OpenMoko light web server

Peter A Trotter peter.trotter at
Tue Apr 17 16:43:16 CEST 2007

Hopefully not wading in half cocked here but...

AFAIK non of the major web browsers implement threading for their javascript
engines, or at least not within a single window. Hence when your
asynchronous call returns it does not get executed until the current
javascript thread terminates. Obviously this is unacceptable on the desktop
but in terms of web apps it seems the right thing to do. That said
javascript should only be used to enable the interface - we shouldn't be
using it for any long execution stuff.


On 17/04/07, Tim Newsom <cephdon at> wrote:
> On Tue, 17 Apr 2007 3:54, Alexander E Genaud wrote:
> > Tim,
> >
> > I believe Microsoft created the non-standard XMLHttpRequest object
> > through Active X around IE 5 but it has become something of a standard
> > implemented by Firefox, Safari/Konquerer, Opera, and perhaps others.
> > I've been using a nice wrapper, Sarissa, successfully for a few years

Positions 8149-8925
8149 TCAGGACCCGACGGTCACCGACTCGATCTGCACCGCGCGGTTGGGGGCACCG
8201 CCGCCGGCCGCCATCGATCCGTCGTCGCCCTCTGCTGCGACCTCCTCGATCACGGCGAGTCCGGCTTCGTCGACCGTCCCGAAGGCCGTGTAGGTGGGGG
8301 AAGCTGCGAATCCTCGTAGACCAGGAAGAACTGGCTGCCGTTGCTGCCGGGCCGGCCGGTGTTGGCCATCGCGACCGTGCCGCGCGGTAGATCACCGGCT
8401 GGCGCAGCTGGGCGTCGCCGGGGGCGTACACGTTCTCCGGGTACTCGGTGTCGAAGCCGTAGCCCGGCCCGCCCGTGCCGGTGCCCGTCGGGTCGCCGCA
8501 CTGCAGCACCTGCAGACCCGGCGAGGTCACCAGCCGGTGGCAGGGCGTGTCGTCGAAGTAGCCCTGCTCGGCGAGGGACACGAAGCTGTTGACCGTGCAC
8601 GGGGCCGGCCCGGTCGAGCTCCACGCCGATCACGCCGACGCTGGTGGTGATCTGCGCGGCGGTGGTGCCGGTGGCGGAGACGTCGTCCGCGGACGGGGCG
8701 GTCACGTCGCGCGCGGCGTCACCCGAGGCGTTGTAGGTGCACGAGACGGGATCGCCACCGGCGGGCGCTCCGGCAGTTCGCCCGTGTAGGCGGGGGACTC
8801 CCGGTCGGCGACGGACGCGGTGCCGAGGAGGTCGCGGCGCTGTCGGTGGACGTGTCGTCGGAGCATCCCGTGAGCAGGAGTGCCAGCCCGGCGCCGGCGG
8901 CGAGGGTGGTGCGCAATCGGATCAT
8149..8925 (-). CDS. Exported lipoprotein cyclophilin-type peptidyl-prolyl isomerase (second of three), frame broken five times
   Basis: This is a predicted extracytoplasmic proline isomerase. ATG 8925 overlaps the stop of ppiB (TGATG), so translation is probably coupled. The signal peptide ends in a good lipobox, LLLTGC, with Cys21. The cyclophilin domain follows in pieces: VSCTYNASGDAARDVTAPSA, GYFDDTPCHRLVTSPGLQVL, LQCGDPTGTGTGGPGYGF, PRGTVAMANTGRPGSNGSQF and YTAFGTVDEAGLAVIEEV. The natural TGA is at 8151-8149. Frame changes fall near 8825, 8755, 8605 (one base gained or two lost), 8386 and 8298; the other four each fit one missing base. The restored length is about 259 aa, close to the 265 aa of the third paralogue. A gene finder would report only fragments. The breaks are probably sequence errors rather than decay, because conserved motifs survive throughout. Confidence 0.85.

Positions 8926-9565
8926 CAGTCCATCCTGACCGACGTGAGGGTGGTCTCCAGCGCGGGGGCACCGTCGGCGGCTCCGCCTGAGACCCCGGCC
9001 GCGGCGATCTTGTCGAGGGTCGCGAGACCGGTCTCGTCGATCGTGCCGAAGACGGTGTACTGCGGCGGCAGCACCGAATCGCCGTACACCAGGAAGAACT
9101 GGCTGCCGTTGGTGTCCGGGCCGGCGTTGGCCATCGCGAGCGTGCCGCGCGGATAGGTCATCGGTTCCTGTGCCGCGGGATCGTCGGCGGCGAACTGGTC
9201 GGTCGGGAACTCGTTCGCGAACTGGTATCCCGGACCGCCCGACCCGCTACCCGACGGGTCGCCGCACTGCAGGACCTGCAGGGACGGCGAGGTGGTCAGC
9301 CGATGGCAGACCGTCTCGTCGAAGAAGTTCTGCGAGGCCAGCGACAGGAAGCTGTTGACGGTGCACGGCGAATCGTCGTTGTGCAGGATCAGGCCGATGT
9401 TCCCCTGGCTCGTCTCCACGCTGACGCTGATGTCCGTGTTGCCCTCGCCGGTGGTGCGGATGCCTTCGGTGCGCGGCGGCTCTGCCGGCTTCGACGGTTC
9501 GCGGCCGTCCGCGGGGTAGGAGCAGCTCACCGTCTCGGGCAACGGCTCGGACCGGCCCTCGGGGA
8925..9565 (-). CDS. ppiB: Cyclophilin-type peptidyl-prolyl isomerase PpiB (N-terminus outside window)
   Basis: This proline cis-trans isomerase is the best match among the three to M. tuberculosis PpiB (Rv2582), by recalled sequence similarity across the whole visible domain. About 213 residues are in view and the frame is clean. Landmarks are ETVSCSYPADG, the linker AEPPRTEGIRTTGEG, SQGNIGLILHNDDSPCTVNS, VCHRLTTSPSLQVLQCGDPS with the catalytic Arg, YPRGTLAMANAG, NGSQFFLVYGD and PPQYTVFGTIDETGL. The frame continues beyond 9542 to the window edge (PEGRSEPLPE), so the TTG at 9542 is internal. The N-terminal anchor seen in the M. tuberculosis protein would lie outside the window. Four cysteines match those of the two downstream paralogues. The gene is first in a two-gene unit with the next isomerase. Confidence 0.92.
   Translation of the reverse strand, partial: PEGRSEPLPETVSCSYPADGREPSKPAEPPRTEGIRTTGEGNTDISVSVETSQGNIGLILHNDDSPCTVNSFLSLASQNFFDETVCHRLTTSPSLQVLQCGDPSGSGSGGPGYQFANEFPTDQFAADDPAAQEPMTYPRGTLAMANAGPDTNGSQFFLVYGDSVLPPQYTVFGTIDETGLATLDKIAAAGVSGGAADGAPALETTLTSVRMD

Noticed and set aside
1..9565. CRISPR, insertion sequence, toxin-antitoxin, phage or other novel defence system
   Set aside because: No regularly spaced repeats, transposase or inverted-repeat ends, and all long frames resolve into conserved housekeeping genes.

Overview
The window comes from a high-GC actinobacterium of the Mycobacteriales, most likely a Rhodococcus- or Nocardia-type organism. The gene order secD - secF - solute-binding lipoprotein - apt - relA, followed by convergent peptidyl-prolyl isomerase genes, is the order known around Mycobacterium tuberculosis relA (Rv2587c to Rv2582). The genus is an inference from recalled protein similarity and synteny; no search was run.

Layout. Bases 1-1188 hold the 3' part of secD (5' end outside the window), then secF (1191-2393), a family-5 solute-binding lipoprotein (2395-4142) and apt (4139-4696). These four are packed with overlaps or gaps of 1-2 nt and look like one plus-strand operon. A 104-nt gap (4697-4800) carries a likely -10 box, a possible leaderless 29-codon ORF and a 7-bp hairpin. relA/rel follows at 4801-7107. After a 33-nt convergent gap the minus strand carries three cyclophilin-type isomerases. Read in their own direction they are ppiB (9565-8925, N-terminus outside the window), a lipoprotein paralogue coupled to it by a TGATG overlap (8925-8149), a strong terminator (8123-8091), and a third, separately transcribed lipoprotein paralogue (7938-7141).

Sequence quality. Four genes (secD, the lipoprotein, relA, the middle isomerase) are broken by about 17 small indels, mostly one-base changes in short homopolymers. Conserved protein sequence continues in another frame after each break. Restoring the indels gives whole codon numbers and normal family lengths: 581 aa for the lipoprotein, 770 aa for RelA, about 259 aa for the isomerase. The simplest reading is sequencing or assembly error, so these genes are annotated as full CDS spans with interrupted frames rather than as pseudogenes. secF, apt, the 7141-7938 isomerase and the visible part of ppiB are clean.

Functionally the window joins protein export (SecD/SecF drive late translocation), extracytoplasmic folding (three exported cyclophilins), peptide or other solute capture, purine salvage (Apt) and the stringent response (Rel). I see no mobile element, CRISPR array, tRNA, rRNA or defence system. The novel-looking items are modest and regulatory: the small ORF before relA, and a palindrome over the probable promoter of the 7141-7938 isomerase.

> > in many environments.
> >
> >
> >
> > I believe the asynchronous flag is implemented in those major
> > browsers. Alternatively, you can create an HttpConnection "class" with
> > it's own timeout, abort, polling (4K), threading, etc. While the
> > details are different across browsers, it seems that threads never
> > context switches unless explicitly asked to do so (such as Timeouts
> > and alert dialogs). In other words, a "ring" might come in, but if you
> > are calculating the Fibonacci numbers to the umpteenth power, the
> > "ring" thread probably won't alert you in good time. I believe that is
> > true regardless of the async flag.
> >
> > Alex
> Alex,
> Hmm, that's interesting... It seems like a poor implementation if you
> can't guarantee that the event will fire asynchronously.  Why offer it
> at all?  Strange.
> --Tim
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